See more http://stackoverflow.com/questions/2837263/how-do-i-get-the-directory-that-the-currently-executing-jar-file-is-in

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« Reply #12 - Posted 2013-05-13 08:55:05 »

It's usually safe to assume the jar will be launched from the directory it is in.
At least on Windows.

On Linux (I tested too) it does seem to give strange results from user.dir when you don't launch from the terminal.
Is there a way to fix this or do we have to stop relying on user.dir?

Offline nsigma
« Reply #13 - Posted 2013-05-13 09:00:41 »

It's usually safe to assume the jar will be launched from the directory it is in.
...
Is there a way to fix this or do we have to stop relying on user.dir?

To assume makes an ass of u and me!  Grin

Don't assume that the JAR is launched from the directory it is in.  That assumption will break in interesting ways.  If your program relies on the directory its JAR is in and not the directory the user is in, don't use user.dir - there's a clue in the name!  Tongue

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Offline ra4king

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« Reply #14 - Posted 2013-05-13 20:18:53 »

Then you should just rely on getClass().getClassLoader().getResource<AsStream>(String). That's the best option as it loads relative to the root of the JAR. If you want to load relative to the Class returned by getClass(), then drop the "getClassLoader()" call to make it getClass().getResource<AsStream>(String).

Note the <AsStream> denotes that it's optional as there are 2 methods: getResource(String) which returns URL and getResourceAsStream(String) which returns an InputStream.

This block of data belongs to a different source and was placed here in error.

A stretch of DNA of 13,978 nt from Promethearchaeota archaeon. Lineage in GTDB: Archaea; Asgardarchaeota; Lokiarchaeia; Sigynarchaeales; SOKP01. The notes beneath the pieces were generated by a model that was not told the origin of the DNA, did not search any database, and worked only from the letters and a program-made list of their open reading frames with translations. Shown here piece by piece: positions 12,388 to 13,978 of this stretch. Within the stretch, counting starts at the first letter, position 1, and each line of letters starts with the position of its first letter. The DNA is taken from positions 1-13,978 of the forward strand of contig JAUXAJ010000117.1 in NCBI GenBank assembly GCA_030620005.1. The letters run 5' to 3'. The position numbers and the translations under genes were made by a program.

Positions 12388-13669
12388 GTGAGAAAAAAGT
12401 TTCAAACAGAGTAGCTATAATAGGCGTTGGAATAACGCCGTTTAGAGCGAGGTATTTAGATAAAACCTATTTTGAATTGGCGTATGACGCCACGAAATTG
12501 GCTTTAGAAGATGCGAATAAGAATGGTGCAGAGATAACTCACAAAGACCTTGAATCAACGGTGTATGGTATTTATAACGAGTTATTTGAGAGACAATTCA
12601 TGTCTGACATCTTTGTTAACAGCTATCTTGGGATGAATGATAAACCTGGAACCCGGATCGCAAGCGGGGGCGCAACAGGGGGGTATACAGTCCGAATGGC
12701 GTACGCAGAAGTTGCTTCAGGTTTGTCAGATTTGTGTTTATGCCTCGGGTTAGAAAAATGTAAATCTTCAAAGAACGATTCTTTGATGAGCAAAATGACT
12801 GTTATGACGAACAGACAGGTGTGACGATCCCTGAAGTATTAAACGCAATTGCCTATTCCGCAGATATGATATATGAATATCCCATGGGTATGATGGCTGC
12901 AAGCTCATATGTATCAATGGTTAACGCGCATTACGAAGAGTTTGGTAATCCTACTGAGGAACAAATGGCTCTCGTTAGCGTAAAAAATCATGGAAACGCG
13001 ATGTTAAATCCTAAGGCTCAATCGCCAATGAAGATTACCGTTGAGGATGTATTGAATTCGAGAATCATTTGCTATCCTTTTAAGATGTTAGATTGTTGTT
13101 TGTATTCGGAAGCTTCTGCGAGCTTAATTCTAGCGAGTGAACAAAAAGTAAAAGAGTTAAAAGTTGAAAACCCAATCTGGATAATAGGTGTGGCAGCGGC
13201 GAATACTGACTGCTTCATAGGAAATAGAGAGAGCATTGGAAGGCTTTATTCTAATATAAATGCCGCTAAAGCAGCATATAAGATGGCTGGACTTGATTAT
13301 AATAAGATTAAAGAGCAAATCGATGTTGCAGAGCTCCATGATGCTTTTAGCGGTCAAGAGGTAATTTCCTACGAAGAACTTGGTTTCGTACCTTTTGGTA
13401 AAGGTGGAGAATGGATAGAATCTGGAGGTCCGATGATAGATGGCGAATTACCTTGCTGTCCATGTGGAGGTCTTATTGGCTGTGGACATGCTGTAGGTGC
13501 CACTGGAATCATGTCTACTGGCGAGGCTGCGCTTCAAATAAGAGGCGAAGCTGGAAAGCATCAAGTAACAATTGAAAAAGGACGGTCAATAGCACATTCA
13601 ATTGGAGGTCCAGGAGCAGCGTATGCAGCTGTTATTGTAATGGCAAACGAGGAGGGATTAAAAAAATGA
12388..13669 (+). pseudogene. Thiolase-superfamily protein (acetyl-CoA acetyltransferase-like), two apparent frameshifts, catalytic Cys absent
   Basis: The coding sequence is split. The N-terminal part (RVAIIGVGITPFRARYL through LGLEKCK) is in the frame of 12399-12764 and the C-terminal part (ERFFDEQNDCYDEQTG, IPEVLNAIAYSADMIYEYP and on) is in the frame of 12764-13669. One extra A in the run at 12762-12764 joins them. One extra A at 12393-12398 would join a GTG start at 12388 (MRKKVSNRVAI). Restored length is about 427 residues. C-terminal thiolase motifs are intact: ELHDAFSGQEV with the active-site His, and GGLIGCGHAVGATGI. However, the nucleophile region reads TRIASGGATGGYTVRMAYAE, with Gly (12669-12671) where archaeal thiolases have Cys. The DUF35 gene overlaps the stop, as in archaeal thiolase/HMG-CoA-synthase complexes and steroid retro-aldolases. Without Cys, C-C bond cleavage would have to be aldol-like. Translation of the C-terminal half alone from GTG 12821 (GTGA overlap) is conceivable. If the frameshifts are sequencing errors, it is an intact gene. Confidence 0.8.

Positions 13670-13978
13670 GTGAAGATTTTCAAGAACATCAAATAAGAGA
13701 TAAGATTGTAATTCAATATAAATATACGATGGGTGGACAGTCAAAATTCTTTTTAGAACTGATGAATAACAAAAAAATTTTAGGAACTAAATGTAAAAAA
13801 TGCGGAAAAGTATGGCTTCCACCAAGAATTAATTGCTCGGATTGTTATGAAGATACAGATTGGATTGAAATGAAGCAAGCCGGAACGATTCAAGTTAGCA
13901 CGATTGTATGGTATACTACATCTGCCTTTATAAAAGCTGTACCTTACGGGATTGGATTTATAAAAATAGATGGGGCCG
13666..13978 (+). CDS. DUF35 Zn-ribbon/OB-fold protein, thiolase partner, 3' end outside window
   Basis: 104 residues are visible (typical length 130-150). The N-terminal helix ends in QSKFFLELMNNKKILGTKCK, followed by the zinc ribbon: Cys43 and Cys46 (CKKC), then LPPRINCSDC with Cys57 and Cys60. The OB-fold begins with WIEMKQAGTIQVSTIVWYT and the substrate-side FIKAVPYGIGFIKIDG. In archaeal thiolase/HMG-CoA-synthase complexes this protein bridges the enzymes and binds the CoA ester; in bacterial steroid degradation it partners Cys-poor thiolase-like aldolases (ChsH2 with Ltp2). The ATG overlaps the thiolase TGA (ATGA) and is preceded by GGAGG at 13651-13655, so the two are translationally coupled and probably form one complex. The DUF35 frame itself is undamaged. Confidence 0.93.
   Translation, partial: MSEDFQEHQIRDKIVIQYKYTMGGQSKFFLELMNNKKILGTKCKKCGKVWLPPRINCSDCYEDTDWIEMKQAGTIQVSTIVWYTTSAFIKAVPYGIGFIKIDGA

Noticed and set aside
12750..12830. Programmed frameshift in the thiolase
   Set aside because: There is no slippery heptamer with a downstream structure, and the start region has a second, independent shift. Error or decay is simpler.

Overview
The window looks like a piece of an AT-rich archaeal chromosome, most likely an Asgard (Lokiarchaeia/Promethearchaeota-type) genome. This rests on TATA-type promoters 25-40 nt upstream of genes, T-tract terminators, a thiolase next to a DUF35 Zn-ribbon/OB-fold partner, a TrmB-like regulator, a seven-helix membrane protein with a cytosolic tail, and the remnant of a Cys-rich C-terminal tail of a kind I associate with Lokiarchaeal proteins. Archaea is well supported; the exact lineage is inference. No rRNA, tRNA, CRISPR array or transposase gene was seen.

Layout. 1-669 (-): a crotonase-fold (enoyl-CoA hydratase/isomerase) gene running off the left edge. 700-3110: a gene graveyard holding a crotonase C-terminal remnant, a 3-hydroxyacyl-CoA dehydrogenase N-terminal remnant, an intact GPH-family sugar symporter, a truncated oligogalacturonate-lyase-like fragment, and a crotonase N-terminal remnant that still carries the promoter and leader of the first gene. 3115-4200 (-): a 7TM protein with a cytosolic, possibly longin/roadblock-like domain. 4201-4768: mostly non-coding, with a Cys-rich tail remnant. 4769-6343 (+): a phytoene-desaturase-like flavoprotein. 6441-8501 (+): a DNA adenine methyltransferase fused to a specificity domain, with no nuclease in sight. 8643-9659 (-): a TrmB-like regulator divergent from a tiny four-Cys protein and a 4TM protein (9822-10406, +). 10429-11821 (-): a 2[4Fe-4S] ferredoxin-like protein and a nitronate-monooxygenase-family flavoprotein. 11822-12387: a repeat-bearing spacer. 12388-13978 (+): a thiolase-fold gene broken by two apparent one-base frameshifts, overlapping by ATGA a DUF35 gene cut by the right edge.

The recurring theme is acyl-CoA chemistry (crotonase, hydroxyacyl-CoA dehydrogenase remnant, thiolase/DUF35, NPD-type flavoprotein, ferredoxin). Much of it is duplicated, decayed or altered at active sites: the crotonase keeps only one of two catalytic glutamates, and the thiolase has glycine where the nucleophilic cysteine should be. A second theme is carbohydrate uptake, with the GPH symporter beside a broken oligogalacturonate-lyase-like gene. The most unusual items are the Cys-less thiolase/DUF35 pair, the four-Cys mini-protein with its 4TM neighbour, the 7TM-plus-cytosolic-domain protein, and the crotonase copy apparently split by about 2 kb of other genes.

Offline Sammidysam
« Reply #15 - Posted 2013-05-13 21:06:52 »

Thanks.  I will need to look into my programs to fix this, as I don't like populating ~.
Offline nsigma
« Reply #16 - Posted 2013-05-14 10:37:21 »

Then you should just rely on getClass().getClassLoader().getResource<AsStream>(String). That's the best option as it loads relative to the root of the JAR.

Which isn't the same thing!

Mind you, as the OP says, he might be better off putting the level files in the JAR - depends if he wants it to be user editable / extendable.

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« Reply #17 - Posted 2013-05-18 00:17:48 »

Okay, I had a bit of trouble fixing Guardian II using the code mentioned above, and decided to post the fix I found in case someone has the same problem.

1  
String jarDirectory = new File(SomeClass.class.getProtectionDomain().getCodeSource().getLocation().toURI().getPath()).getParent();


It returns the directory containing the jar.

Offline alaslipknot
« Reply #18 - Posted 2013-05-18 01:44:32 »

^ thanx

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Offline nsigma
« Reply #19 - Posted 2013-05-18 10:28:07 »

Okay, I had a bit of trouble fixing Guardian II using the code mentioned above, and decided to post the fix I found in case someone has the same problem.

1  
String jarDirectory = new File(SomeClass.class.getProtectionDomain().getCodeSource().getLocation().toURI().getPath()).getParent();


It returns the directory containing the jar.

For a moment I thought you were just repeating what I wrote above  Wink , but I see what you're trying to do.

Two questions (not tried it)
- why use getPath() rather than construct the File from the URI returned from toURI()?
- why not use getParentFile() to return a File representing the directory?

Praxis LIVE - open-source intermedia toolkit and live interactive visual editor
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« Reply #20 - Posted 2013-05-18 19:20:49 »

1. Sorry. That was left in while 'experimenting'. That was there before I tried making it a file, and I accidentally left it in.

2. I need the path as a string to get files from the directory (and subdirectories)